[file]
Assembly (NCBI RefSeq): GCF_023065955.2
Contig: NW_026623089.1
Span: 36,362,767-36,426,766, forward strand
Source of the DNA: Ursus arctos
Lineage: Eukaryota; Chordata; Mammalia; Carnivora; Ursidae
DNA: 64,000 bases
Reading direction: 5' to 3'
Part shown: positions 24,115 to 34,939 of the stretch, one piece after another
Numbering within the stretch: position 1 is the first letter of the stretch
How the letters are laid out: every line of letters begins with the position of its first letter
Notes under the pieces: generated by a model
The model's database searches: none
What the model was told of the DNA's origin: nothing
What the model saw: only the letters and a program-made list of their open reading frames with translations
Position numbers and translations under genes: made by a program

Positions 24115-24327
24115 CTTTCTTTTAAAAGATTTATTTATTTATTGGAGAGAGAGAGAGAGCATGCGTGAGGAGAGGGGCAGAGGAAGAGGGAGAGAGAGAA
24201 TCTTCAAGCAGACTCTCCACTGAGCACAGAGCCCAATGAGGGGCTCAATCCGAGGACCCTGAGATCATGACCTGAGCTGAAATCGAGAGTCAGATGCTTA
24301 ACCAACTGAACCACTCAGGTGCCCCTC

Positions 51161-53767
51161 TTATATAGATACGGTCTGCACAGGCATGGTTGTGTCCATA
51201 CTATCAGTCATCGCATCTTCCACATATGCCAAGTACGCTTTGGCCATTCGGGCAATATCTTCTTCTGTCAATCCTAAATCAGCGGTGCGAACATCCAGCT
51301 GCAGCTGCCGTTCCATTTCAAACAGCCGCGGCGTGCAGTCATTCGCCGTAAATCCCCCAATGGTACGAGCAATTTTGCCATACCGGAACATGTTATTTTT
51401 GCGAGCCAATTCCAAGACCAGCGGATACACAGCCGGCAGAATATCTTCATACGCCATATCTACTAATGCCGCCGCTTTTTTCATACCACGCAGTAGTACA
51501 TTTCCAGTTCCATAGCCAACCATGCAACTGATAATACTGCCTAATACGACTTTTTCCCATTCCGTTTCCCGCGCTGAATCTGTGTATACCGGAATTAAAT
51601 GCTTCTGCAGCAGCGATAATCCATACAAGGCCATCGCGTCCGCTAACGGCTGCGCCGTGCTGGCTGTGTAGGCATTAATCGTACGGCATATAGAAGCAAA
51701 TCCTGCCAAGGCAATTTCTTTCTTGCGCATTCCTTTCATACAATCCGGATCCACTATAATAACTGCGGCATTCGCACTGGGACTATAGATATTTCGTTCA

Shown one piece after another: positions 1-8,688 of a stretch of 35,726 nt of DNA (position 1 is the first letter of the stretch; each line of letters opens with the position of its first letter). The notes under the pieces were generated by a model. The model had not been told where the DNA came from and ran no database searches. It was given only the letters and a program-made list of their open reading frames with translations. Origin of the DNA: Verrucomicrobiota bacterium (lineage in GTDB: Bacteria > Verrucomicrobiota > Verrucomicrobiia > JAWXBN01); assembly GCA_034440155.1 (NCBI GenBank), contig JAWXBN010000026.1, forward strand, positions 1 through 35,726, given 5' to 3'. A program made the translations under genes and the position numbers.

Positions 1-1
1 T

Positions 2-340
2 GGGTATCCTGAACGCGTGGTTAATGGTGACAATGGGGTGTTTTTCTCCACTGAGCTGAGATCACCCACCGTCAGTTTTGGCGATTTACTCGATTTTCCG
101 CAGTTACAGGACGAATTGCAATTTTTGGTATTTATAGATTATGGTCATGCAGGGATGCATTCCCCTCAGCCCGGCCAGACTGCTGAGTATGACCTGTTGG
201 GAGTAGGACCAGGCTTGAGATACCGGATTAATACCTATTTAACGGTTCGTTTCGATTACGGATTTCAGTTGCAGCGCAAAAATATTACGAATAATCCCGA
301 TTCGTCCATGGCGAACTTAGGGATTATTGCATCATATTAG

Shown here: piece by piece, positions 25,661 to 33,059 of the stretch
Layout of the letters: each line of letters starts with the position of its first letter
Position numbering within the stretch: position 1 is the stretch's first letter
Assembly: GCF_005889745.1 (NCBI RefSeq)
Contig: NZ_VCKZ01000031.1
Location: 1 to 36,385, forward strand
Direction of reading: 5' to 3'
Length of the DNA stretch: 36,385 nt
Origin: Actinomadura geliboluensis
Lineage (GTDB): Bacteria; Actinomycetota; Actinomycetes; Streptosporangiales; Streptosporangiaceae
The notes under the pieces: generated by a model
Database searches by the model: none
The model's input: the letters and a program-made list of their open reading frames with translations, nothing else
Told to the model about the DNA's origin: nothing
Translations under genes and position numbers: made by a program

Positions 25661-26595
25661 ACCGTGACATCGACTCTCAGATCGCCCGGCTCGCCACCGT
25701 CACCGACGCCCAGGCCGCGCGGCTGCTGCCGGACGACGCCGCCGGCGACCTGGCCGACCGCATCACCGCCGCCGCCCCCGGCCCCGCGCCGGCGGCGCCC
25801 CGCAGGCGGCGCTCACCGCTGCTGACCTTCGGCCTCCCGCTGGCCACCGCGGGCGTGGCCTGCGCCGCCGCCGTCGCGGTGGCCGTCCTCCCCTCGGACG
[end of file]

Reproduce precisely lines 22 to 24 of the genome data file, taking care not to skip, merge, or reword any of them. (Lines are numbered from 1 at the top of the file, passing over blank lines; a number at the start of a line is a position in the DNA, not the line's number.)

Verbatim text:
51201 CTATCAGTCATCGCATCTTCCACATATGCCAAGTACGCTTTGGCCATTCGGGCAATATCTTCTTCTGTCAATCCTAAATCAGCGGTGCGAACATCCAGCT
51301 GCAGCTGCCGTTCCATTTCAAACAGCCGCGGCGTGCAGTCATTCGCCGTAAATCCCCCAATGGTACGAGCAATTTTGCCATACCGGAACATGTTATTTTT
51401 GCGAGCCAATTCCAAGACCAGCGGATACACAGCCGGCAGAATATCTTCATACGCCATATCTACTAATGCCGCCGCTTTTTTCATACCACGCAGTAGTACA